Other economists, however, have sharply disputed Borjas’ research. Most studies put the negative effect on low-skilled wages closer to zero, Peri said.
One key reason is that immigrants often work in jobs that exist only because of the availability of cheap labor. Picking tomatoes is a good example. California farmers in the 1950s and early ‘60s relied on Mexican workers even though machines were already available. In 1964, 97 percent of California tomatoes were picked by hand.
The U.S. let farmers hire Mexican workers on seasonal permits, a program that began as a response to labor shortages during World War II. By the early 1960s, the program was politically untenable.
“It is adversely affecting the wages, working conditions, and employment opportunities of our own agricultural workers,” President John F. Kennedy declared in 1962. President Lyndon B. Johnson ended the program in 1964.
By 1966, 90 percent of California tomatoes were being picked by machines.
“The story that ‘when labor supplies go down, wages go up’ is a cartoon,” said Michael A. Clemens, an economist at the Center for Global Development who has studied the end of the Mexican guest-worker program, which was known as the Bracero program.
Similarly, in the present day, some U.S. dairy farmers warn that the nation needs to continue importing farmworkers or it will end up importing milk.
Low-skilled immigration can also provide a boost to the rest of the economy.
A 2011 study found that high-skilled women were more likely to work in cities with high levels of immigrants, because families could pay for child care or elder care.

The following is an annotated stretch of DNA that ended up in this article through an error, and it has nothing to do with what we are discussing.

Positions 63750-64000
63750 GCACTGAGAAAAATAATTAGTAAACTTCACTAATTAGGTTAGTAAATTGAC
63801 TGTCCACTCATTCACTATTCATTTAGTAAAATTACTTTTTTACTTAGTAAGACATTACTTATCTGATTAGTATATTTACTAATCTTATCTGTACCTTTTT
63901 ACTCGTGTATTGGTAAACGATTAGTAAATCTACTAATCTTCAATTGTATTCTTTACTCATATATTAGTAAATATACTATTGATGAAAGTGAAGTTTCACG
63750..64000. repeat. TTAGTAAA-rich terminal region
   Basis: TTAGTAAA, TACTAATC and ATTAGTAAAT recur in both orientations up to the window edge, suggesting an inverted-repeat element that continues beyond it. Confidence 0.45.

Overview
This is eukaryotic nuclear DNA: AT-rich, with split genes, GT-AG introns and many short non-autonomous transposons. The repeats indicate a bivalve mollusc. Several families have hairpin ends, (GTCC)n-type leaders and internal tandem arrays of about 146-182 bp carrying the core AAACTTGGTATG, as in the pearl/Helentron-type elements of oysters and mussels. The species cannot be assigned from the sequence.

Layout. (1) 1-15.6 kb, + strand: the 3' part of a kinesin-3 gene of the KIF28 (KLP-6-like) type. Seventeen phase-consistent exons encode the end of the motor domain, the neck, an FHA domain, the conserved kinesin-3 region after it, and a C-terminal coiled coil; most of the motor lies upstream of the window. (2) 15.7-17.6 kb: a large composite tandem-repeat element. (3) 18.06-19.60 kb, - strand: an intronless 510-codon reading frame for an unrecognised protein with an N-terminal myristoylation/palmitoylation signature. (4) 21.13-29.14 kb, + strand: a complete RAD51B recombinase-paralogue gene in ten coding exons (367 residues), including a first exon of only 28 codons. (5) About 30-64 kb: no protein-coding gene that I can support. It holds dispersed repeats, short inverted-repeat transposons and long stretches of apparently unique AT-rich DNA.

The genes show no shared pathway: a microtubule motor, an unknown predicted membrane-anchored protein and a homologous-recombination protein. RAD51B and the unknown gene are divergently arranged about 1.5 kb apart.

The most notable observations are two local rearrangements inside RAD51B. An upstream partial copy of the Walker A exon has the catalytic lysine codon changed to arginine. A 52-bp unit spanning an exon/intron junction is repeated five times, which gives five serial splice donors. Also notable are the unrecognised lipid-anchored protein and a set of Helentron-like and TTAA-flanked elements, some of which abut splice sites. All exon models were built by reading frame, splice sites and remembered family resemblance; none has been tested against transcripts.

The National Academy of Sciences made an ambitious effort to assess the bottom line in 2016. It concluded that the average immigrant cost state and local governments about $1,600 a year from 2011 to 2013 — but the children and grandchildren of immigrants paid far more in taxes than they consumed in public services.
More broadly, the report concluded that immigration benefited the economy.
A recent analysis by economists at JPMorgan Chase concluded that halting immigration completely would reduce annual economic growth by 0.3 percent.
The Trump administration’s immigration proposal would also change the rules for merit-based immigration. It wants to create a point system that would give higher priority to applicants based on factors including age, job skills and the ability to speak English.
Canada and Australia use similar points-based systems to pick immigrants.
Some economists argue that it would be better to just let the market make decisions, for example, by using a system like the H-1B visa program that allows companies to request permission for workers to come to the United States on a temporary basis.
Also, Clemens said that points-based systems tended to prioritize education. That might not be advantageous to the economy when in fact employers also need workers with fewer skills. He noted that the Commerce Department has projected that demand for workers without a college education will significantly outstrip the growth of the working-age population.
“It’s a political myth that the principal need is for high-skilled workers,” he said.